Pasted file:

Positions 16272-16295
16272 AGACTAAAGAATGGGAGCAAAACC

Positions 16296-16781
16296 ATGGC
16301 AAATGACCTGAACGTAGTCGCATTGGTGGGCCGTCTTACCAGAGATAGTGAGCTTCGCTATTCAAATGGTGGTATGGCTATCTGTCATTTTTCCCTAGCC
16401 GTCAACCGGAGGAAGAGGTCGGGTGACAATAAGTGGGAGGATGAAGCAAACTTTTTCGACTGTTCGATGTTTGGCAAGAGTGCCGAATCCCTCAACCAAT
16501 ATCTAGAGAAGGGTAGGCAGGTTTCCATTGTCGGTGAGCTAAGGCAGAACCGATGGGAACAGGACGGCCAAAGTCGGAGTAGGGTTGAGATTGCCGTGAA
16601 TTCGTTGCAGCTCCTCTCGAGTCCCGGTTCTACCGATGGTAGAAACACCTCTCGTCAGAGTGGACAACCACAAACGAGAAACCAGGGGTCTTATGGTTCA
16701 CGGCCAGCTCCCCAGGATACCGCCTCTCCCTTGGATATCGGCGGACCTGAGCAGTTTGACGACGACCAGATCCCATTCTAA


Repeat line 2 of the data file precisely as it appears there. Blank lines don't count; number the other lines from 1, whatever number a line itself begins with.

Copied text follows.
16272 AGACTAAAGAATGGGAGCAAAACC